Turse operates like a detective, speaking to as many voices as possible (and thankfully, unlike many reporters, he mostly eschews official spokespeople because he knows they’re programmed to deceive). The culture of impunity that permeates South Sudan is richly explained. When Turse asks a Sudan People’s Liberation Army (SPLA) judge advocate general about 100 soldiers arrested in February 2014 for involvement in targeted killings, and why they all miraculously escaped the following month, he’s simply told, “there was heavy fighting so everybody escaped.” A senior United Nations official tells Turse: “These guys are good. The South Sudanese are quite adept at the art of delay.”

After decades of ethnic cleansing and war, Turse writes that before the 2013 explosion,

South Sudan remained an infant state of submerged rage and deep suspicion filled with desperately poor people, lacking infrastructure, possessing only a sea of oil [the country is blessed and cursed with huge oil reserves] and too many men skilled in little beyond guerilla warfare. In other words, it was a powder keg with when, not if, stamped on it.

Turse rightly argues that little has changed since to avoid another bloodbath.

This is a fine book of reportage that meticulously details a catalog of horrors unleashed against civilians. He interviews Martha, a woman who was forced to flee with her children from Bor in December 2013. She recounts fleeing to the Nile River with armed Nuer rebels behind them. “I saw someone being shot,” she says. “First his head was there and then it wasn’t.” Martha survived after wading toward an overburdened ferry and keeping her children above water. Many were not so lucky and perished by gunfire.

Turse’s persistence in South Sudan is never rewarded with hard evidence of war crimes — “I take it as personal failure that I couldn’t verify even one site in or around Juba where corpses were secreted away” — but he skillfully describes a country on the brink of constant chaos. He challenges the United States to take responsibility for partially creating the mess but laments the likely option: “will [the United States] take an easier road — one that silences the guns of today only to have them ring out anew with even greater fury at the dawn of some distant tomorrow — or perhaps even sooner?”

The fracturing of South Sudan, along political, ethnic, and social lines, has led to an NGO-isation of the country. While the United Nations and countless humanitarian organizations provide essential services to the literally millions of civilians who need it — food, shelter, hygiene lessons, and basic education — the result is that international (and mostly unelected) bodies are taking responsibility for the running of a nation. If they all packed up and left tomorrow the situation would undoubtedly deteriorate on the ground, but too few people are asking what this situation says about modern state-making and who picks up the bill.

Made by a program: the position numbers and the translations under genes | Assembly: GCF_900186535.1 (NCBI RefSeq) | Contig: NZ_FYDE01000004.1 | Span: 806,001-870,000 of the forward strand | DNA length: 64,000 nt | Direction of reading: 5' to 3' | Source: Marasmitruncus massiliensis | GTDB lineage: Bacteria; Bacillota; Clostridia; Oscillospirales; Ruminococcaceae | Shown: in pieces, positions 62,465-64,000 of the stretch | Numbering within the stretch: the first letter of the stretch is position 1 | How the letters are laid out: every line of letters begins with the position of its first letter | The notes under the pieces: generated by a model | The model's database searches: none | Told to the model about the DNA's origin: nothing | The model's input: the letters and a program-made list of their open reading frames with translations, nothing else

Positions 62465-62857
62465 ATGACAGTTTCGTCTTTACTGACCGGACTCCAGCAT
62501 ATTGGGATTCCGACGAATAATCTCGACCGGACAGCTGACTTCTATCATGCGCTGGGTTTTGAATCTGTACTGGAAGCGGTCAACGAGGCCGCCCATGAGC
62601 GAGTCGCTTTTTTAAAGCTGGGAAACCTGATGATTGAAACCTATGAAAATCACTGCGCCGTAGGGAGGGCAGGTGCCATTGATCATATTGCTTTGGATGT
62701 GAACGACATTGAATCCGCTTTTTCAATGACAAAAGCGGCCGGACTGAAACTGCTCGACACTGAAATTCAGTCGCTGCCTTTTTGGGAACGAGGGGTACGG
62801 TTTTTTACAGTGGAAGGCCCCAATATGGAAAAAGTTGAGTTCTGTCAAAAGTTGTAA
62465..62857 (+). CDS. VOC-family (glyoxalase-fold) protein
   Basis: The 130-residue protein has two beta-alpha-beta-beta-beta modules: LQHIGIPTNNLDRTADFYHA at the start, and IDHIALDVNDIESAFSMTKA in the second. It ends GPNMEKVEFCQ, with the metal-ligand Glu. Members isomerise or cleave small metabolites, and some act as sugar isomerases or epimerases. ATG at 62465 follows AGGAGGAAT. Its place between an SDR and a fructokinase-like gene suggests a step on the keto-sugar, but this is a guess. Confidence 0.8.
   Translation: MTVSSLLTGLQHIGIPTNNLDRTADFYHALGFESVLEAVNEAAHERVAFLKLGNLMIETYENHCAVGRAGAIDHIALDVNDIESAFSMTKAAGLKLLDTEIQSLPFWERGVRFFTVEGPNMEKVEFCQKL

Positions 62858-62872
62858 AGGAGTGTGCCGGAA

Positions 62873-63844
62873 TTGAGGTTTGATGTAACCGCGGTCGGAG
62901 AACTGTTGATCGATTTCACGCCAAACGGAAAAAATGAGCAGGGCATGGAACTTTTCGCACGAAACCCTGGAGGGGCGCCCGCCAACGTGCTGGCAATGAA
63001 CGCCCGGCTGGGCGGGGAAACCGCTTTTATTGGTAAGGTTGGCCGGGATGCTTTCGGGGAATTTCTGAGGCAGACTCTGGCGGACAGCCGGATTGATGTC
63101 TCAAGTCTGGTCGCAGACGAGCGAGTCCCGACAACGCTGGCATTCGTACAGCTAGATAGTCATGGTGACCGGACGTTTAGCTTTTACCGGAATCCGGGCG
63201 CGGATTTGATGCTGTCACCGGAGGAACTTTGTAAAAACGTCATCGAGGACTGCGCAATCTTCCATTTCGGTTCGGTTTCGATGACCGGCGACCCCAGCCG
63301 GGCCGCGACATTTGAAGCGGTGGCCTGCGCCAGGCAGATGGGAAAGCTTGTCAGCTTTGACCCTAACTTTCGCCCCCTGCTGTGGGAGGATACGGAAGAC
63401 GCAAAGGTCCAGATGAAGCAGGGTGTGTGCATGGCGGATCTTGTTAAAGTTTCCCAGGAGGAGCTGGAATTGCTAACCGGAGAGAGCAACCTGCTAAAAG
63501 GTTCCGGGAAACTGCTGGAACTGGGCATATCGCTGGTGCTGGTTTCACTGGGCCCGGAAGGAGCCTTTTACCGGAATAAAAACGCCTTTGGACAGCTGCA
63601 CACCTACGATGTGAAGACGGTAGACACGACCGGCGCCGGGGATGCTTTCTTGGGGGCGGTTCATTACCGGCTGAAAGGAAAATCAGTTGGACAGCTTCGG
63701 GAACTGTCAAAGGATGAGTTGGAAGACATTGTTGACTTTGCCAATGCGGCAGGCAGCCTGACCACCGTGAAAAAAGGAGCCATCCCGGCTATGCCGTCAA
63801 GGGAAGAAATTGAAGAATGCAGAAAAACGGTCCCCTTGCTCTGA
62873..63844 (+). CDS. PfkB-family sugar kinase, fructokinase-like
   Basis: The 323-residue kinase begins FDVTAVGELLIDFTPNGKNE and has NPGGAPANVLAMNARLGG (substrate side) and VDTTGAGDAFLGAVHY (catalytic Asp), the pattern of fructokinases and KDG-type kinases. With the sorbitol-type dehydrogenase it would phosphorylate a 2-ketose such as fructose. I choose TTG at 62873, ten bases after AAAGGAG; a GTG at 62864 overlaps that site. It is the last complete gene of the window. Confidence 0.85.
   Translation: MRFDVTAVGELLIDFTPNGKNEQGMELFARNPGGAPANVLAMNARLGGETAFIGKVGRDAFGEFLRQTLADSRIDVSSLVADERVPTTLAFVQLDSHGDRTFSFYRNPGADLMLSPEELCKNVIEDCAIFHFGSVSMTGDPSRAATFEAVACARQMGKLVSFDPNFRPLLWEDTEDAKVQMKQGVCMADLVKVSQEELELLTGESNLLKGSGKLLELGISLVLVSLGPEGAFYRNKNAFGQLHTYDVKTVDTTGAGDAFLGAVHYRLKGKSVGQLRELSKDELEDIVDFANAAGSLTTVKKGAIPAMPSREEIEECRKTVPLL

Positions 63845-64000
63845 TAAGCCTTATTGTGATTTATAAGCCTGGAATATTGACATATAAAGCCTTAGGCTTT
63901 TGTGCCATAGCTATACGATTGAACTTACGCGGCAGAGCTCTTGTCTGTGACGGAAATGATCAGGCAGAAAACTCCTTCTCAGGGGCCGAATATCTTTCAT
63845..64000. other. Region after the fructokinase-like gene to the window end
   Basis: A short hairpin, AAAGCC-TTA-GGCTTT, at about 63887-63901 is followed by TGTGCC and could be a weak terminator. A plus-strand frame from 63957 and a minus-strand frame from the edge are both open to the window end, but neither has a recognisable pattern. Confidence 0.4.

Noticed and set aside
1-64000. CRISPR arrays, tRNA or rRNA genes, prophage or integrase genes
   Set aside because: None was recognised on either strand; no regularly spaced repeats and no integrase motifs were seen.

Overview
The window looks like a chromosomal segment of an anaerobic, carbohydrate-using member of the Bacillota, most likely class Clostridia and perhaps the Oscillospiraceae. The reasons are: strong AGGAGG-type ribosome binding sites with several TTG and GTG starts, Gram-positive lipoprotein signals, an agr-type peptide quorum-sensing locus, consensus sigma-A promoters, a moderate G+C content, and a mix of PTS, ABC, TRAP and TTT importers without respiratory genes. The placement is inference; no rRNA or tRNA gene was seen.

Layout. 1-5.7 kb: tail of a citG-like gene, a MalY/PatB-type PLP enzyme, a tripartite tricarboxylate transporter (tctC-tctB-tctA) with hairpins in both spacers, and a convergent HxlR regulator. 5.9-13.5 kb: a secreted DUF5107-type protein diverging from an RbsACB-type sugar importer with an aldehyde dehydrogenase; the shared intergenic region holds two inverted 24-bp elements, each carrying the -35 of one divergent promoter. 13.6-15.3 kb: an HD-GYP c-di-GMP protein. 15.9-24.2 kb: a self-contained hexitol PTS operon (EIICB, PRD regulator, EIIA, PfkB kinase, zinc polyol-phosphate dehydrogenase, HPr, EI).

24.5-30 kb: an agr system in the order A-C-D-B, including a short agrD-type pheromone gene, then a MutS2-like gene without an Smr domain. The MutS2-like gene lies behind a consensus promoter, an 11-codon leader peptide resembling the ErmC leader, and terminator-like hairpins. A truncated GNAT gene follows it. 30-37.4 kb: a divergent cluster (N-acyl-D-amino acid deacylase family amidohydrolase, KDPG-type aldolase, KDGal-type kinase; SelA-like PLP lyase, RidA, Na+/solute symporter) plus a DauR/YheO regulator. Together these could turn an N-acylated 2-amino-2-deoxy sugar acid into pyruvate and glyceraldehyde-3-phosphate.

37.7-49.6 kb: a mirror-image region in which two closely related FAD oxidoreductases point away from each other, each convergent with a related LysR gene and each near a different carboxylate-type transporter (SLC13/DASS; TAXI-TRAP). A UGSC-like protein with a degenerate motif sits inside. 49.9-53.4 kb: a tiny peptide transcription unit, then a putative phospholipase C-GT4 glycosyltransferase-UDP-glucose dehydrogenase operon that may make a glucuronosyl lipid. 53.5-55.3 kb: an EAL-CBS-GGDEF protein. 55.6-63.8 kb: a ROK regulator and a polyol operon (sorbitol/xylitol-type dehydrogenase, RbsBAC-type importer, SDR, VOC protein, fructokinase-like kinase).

When a nation collapses, aid groups rush in to help and often provide lifesaving assistance (though this is routinely mismanaged). South Sudan is a grim example of a country that was given billions of dollars of United States support before and after 2011, and yet virtually none of those funds went to building sustainable institutions. Men with histories of violence (including Dinka President Salva Kiir and Nuer Vice President Riek Machar) were supported despite having no experience in running democratic institutions.

After the terrorist attacks of September 11, 2001, successive Washington administrations, NGOs, and evangelical Christians began strongly backing the Christian South Sudanese against Islamic Sudan, a state that had received Iranian support and protected Osama bin Laden. They didn’t care about the human rights abusers in Juba who were just as brutal as those residing in Khartoum. The chances of South Sudan succeeding after 2011 were miniscule.

Turse travels around the country and hears civilians condemn both Kiir and Machar; their forces have been found by the United Nations and human rights groups to have committed horrendous war crimes, and yet nobody is held to account. A recent article in The New York Times, allegedly by both men, claimed to support reconciliation instead of human rights accountability, but it now appears the piece was written by a PR firm. I was constantly told by refugees in South Sudan last year that they hated how Kiir and Machar were feted in global capitals as peacemakers when they were war criminals.

With child soldiers a ubiquitous sight, the Obama Administration had a unique opportunity to respond. Instead, as Turse has reported for The Intercept and this book, the United States gave South Sudan a pass and chose to continue backing the new state politically and militarily. United States presidential candidate Hillary Clinton has avoided being asked tough questions on her central role in this mess. Today, journalists and civilians continue to suffer around the nation despite a faltering peace deal signed in 2015 and enacted this year.

With countless nations arming and training South Sudanese forces, including SudanIsrael, and China, indefinite instability is guaranteed. The tragedy of South Sudan, apart from the constant suffering of civilians forced to survive a meager existence, is the lack of global concern. Success is far easier to support and 2011 independence saw an outpouring of well wishes. Today, however, Juba has squandered those positive feelings and created an autocracy where the voices of average men, women, and children are ignored and their pleas for justice shunned.

Turse’s book is a necessary and moving corrective to these silences.

Antony Loewenstein is a Jerusalem-based independent journalistGuardian columnist, and author of many books, including his latest, Disaster Capitalism: Making A Killing Out Of Catastrophe (Verso, 2015).